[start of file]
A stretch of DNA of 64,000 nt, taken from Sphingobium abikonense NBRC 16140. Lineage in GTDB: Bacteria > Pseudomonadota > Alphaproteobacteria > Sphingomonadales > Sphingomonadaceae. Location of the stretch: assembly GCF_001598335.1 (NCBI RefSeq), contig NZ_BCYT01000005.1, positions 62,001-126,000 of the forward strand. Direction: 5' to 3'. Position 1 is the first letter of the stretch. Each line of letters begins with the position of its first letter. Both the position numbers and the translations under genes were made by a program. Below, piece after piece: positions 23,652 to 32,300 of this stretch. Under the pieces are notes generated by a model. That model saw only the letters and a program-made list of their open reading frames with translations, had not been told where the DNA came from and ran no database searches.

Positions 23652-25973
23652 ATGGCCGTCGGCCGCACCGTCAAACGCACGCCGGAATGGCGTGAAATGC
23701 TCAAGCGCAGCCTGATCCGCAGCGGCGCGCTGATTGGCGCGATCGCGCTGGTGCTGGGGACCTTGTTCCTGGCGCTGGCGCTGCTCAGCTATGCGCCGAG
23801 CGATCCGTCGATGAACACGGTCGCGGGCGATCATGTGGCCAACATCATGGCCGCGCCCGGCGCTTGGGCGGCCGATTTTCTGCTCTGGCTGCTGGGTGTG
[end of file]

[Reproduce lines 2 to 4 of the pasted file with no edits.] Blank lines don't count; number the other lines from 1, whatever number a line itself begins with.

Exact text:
Positions 23652-25973
23652 ATGGCCGTCGGCCGCACCGTCAAACGCACGCCGGAATGGCGTGAAATGC
23701 TCAAGCGCAGCCTGATCCGCAGCGGCGCGCTGATTGGCGCGATCGCGCTGGTGCTGGGGACCTTGTTCCTGGCGCTGGCGCTGCTCAGCTATGCGCCGAG